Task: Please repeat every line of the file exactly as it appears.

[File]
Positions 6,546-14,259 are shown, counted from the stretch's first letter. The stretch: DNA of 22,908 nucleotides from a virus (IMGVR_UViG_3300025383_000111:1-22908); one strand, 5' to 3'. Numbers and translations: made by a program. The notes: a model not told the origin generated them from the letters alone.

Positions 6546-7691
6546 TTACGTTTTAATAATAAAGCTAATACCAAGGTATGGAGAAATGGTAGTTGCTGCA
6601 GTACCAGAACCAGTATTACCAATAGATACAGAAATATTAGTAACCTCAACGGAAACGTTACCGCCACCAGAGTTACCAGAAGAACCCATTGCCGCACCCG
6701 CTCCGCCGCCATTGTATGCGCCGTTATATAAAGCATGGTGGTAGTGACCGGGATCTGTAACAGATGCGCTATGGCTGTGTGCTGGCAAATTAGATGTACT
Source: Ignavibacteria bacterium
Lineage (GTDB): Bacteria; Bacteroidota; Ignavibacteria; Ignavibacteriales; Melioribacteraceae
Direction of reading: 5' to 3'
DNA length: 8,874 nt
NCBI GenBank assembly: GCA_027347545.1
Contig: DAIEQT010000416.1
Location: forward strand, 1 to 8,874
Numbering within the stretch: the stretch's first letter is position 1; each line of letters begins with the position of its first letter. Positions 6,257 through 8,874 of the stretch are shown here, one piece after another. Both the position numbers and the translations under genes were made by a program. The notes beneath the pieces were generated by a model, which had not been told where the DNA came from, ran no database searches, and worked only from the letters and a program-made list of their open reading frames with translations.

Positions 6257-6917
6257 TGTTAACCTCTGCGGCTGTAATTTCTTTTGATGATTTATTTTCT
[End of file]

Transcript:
Positions 6,546-14,259 are shown, counted from the stretch's first letter. The stretch: DNA of 22,908 nucleotides from a virus (IMGVR_UViG_3300025383_000111:1-22908); one strand, 5' to 3'. Numbers and translations: made by a program. The notes: a model not told the origin generated them from the letters alone.

Positions 6546-7691
6546 TTACGTTTTAATAATAAAGCTAATACCAAGGTATGGAGAAATGGTAGTTGCTGCA
6601 GTACCAGAACCAGTATTACCAATAGATACAGAAATATTAGTAACCTCAACGGAAACGTTACCGCCACCAGAGTTACCAGAAGAACCCATTGCCGCACCCG
6701 CTCCGCCGCCATTGTATGCGCCGTTATATAAAGCATGGTGGTAGTGACCGGGATCTGTAACAGATGCGCTATGGCTGTGTGCTGGCAAATTAGATGTACT
Source: Ignavibacteria bacterium
Lineage (GTDB): Bacteria; Bacteroidota; Ignavibacteria; Ignavibacteriales; Melioribacteraceae
Direction of reading: 5' to 3'
DNA length: 8,874 nt
NCBI GenBank assembly: GCA_027347545.1
Contig: DAIEQT010000416.1
Location: forward strand, 1 to 8,874
Numbering within the stretch: the stretch's first letter is position 1; each line of letters begins with the position of its first letter. Positions 6,257 through 8,874 of the stretch are shown here, one piece after another. Both the position numbers and the translations under genes were made by a program. The notes beneath the pieces were generated by a model, which had not been told where the DNA came from, ran no database searches, and worked only from the letters and a program-made list of their open reading frames with translations.

Positions 6257-6917
6257 TGTTAACCTCTGCGGCTGTAATTTCTTTTGATGATTTATTTTCT